If the children
of Israel received the Torah at Mount Sinai, why did Moses come down bearing
only “the two tablets of the testimony” luchot ha’aidoot (Exodus 32:15),
rather than a complete scroll of law?

The Biblical narrative states that
God brought the Israelites to Mount Sinai and spoke the Ten Commandments,
beginning with “I am the Lord your God!” Some commentators argue that the people
were so intimidated by God’s voice, that they could only tolerate hearing the
first two commandments as they rang out from the heavens. The people then
beseeched Moses to intercede and deliver the remaining eight commandments. Moses
then ascended Mount Sinai and did not return to the Israelites for 40

Ten Commandments…forty days? Obviously, something more than Moses
reviewing Ten Commandments was happening on that mountaintop. Tradition tells us
that during the time Moses remained on Mount Sinai he received all of the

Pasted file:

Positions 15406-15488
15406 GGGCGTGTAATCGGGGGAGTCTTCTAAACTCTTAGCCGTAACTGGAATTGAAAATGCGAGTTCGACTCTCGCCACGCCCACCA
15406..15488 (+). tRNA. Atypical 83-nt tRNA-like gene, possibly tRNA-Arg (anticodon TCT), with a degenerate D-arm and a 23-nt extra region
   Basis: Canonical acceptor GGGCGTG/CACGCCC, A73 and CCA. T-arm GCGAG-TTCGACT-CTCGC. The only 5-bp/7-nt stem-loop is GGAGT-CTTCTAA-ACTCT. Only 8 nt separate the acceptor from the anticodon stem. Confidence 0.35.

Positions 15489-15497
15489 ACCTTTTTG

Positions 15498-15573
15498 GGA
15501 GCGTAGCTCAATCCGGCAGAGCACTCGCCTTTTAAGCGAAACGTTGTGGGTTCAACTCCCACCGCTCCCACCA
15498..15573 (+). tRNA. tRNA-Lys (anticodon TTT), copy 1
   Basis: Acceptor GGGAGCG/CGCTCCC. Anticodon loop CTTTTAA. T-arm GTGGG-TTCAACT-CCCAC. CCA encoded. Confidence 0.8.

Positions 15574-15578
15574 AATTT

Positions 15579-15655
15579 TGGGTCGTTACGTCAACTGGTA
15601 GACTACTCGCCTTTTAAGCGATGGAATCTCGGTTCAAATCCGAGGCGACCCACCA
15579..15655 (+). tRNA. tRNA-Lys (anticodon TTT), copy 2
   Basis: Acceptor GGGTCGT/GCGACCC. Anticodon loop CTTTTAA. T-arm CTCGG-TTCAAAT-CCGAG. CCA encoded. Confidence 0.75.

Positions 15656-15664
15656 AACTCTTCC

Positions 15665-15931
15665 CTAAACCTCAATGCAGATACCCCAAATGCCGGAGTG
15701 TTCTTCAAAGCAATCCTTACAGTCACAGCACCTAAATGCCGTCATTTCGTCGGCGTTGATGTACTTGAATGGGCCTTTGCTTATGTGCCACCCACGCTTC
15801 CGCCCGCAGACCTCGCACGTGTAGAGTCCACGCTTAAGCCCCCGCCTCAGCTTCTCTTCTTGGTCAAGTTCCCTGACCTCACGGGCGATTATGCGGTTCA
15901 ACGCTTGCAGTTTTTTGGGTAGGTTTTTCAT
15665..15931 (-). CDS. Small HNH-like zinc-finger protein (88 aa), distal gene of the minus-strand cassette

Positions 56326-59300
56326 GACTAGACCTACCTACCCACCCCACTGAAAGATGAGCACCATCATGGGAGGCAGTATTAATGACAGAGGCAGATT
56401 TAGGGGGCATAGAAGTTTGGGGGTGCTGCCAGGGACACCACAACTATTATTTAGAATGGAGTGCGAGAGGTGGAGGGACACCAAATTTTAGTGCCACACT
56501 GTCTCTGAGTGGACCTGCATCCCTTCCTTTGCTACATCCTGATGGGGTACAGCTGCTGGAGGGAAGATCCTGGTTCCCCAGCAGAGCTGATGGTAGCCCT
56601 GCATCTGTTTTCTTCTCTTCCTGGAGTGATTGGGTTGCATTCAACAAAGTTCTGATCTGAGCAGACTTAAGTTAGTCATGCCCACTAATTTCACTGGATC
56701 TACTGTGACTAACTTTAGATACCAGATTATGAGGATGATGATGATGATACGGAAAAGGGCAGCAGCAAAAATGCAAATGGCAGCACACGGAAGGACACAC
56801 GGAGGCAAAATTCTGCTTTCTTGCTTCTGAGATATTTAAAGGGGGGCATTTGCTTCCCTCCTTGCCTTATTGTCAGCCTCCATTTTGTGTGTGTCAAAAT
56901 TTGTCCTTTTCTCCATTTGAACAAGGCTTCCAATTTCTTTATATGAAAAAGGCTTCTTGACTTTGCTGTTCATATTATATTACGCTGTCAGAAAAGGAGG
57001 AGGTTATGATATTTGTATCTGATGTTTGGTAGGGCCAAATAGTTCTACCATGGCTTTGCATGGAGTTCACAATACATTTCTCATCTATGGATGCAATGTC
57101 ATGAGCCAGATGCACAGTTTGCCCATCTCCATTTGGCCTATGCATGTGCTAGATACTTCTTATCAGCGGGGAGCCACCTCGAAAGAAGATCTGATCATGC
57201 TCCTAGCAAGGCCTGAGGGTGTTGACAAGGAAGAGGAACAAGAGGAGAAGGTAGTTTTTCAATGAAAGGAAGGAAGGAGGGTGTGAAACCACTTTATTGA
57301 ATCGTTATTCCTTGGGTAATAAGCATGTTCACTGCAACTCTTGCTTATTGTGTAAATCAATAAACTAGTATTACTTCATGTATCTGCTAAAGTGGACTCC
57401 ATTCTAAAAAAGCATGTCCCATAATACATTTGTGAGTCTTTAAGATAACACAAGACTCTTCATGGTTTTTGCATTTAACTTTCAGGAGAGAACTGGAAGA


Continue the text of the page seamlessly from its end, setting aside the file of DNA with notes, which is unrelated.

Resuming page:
written and oral Torah.

Moses was uniquely endowed and capable of
learning all of halacha (Jewish law), as well as the methods of deriving
halacha, in just over a month. However, it was not possible to teach what
he learned to the entire nation in less than 40 years

God therefore
began with the Ten Commandments, which could be understood and followed on a
simple as well as a complex level. For example, honoring one’s mother and father
(#5), on the simple level, means giving respect to one’s parents. When studied
further, however, one discovers that this commandment is also about gratitude to
God, the ultimate Creator.

Thus, the Ten Commandments are seen as the
cornerstone of the Torah, containing both the religious (“I am the Lord your
God”) and legal elements (“Do not steal”) of the Torah.

This Treat was
last posted on May 18, 2011.